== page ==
Intercultural communication principles guide the process of exchanging meaningful and unambiguous information across cultural boundaries, in a way that preserves mutual respect and minimises antagonism. For these purposes, culture is a shared system of symbols, beliefs, attitudes, values, expectations, and norms of behaviour. It refers to coherent groups of people whether resident wholly or partly within state territories, or existing without residence in any particular territory. Hence, these principles may have equal relevance when a tourist seeks help, where two well-established independent corporations attempt to merge their operations, and where politicians attempt to negotiate world peace. Two factors have raised the importance of this topic:
- improvements in communication and transportation technology have made it possible for previously stable cultures to meet in unstructured situations, e.g. the internet opens lines of communication without mediation, while budget airlines transplant ordinary citizens into unfamilar milieux. Experience proves that merely crossing cultural boundaries can be considered theatening, while positive attempts to interact may provoke defensive responses. Misunderstanding may be compounded by either an exaggerated sensitivity to possible slights, or an exaggerated and over-protective fear of giving offence;
- some groups believe that the phenomenon of globalisation has reduced cultural diversity and so reduced the opportunity for misunderstandings, but characterising people as a homogeneous market is simplistic. One product or brand only appeals to the material aspirations of one self-selecting group of buyers, and its sales performance will not affect the vast multiplicity of factors that may separate the cultures.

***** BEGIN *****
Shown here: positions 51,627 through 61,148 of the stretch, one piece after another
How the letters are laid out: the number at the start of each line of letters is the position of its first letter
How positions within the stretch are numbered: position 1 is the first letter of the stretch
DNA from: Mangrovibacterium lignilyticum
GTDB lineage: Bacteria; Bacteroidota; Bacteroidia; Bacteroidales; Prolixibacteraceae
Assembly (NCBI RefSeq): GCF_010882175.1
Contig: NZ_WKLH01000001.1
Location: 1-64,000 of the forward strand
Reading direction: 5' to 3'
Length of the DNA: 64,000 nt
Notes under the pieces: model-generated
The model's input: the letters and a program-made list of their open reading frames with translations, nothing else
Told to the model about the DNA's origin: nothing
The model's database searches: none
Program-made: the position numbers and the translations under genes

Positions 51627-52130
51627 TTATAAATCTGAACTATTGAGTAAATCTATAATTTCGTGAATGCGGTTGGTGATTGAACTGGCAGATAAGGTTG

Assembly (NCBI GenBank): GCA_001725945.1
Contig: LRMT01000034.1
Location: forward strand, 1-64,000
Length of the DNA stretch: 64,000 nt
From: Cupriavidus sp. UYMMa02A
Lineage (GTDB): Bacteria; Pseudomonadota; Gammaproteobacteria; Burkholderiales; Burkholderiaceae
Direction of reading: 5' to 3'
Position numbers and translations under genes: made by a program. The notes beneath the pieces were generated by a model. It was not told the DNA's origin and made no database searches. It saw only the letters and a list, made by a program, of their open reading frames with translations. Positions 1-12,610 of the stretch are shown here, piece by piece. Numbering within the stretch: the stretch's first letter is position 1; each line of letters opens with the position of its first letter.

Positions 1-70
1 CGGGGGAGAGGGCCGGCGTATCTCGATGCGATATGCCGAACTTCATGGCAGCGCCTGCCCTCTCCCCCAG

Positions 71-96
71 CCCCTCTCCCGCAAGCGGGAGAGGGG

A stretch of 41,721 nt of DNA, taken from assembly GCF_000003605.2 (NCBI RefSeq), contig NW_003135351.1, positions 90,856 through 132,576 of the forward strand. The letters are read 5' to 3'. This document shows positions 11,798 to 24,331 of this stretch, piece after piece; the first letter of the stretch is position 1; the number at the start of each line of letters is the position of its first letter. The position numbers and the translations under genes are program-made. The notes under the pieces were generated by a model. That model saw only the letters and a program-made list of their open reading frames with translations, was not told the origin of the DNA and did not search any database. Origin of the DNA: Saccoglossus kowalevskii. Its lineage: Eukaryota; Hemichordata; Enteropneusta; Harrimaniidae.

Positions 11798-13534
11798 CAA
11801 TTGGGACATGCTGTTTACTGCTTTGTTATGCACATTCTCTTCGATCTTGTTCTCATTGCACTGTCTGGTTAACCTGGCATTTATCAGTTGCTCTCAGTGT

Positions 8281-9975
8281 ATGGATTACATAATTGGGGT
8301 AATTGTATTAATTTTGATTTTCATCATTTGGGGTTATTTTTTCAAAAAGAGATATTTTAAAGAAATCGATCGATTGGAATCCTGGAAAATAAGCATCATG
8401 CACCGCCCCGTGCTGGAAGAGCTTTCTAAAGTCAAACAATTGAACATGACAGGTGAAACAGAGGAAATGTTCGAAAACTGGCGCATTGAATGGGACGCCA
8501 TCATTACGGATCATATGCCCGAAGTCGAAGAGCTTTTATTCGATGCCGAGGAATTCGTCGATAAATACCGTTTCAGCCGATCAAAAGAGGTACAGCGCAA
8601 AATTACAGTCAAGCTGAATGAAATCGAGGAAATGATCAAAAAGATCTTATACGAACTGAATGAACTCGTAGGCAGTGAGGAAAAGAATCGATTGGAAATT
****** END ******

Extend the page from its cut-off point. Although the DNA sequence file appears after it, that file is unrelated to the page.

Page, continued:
What can go wrong?
People from different cultures encode and decode messages differently, increasing the chances of misunderstanding, so the safety-first consequence of recognising cultural differences should be to assume that everyone’s thoughts and actions are not just like ours. Such assumptions stem from potentially devestating ignorance and can lead to much frustration for members of both cultures. Entering a culture with this type of egocentrism, the assumption your own culture is correct, is another biproduct of ignorance and cultural misunderstinding.main types of misunderstanding are:
Even when two people think they can speak each other's language, the chance of error is high. Usages and contextual inferences may be completely different between cultures. So even though one speaker may have learned the vocabulary of the other's language, selecting the most appropriate words, with the correct intonation, spoken with appropriate eye contact while standing a proper distance from the other are all critical even before one considers the propriety of the topic to be discussed.
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